When the repackaged version of "scientific creationism" emerged in the 1990s as "intelligent design", it notably did not include physical geology in its central arguments about a grand designer. It was obvious to all that the entity supposedly responsible for all that irreducible complexity in life also created the entire physical universe, but the proponents of ID confined their arguments to biological issues and political "fairness" in public education. Geology, with the prominent exception of paleontology, was a source of conflict within the creationist camp and was thus virtually ignored to promote unity under this new banner of anti-evolutionism.
I saw this geologically-induced tension in 2002 after the godfather of ID, Phillip E Johnson, gave a rousing speech in Cleveland presenting his usual case for a "reasonable" science. During the question session, one of my students asked about his views on the age of the earth: Is it 6000 years old, 4.6 billion years old, or somewhere in the middle? In a sudden flash of anger, the normally avuncular Johnson denounced the question as "irrelevant" and moved on to the next, providing not even a hint of his views on the earth's antiquity. It was a wedge question of its own which would split the young-earth and old-earth creationists apart in the shaky ID confederacy. As such, it showed a fundamental weakness in the arguments of ID proponents, and the power of geology to make a hash of their agenda.
The editors of this multi-authored volume, then, faced a dilemma when they collected essays to include. Ever since Hutton and Lyell, the geological sciences have provided devastating critiques of creationism in the broad sense. The specific incarnation of "intelligent design", though, has for the most part avoided geological arguments. One author (Timothy Heaton) says it directly: "Very little attention is paid to geology in ID publications, and this may be because ID proponents have unwittingly selected examples lacking a fossil history in their search for 'gaps' in structural development" (p 31). (I disagree only with the word "unwittingly".) How then can the force of geological evidence be applied to the debate over ID? Ten authors, all geologists, give it a try in this book.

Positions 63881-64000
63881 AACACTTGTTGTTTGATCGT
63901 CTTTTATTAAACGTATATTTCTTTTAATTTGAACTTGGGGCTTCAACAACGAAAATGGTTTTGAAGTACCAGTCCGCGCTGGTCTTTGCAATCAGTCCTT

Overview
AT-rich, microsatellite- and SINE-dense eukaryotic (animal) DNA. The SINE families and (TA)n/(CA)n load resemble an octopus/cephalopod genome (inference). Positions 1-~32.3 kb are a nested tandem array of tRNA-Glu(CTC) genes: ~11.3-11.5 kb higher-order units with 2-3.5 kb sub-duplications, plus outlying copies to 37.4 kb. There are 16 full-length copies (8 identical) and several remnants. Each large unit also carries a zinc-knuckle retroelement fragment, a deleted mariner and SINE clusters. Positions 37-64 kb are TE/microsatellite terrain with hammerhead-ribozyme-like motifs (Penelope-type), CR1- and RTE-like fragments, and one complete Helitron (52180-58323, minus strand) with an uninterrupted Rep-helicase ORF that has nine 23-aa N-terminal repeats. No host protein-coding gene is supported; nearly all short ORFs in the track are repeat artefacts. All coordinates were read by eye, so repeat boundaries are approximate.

One approach, unfortunately deployed in the first chapter, is to caricature the ID position and force it into a geological argument. The author (Jill Schneiderman) describes a complex cross-section across the Hudson River and then writes, "An intelligent design creationist might well summon the mighty hands of a creator to have upended some rocks while having squeezed and consequently bent the hardest among them, the gneiss and schist, with one hand while using the fingers of the other hand to gouge a channel along which the Hudson River now flows" (p 14–5). Even the crudest of the young-earthers at Answers in Genesis would not make such an anthropomorphic argument, much less an advocate of ID.
Most of the other authors (with the exception of the paleontologists, who have some ID material to work with) solve the dilemma by addressing creationism in general. Much of the book, then, is not specifically geological but consists of geologists discussing metaphysical issues informed by their experiences as successful earth scientists. A better subtitle for the book would have been "Geologists on Creationism", which would include but not be limited to ID.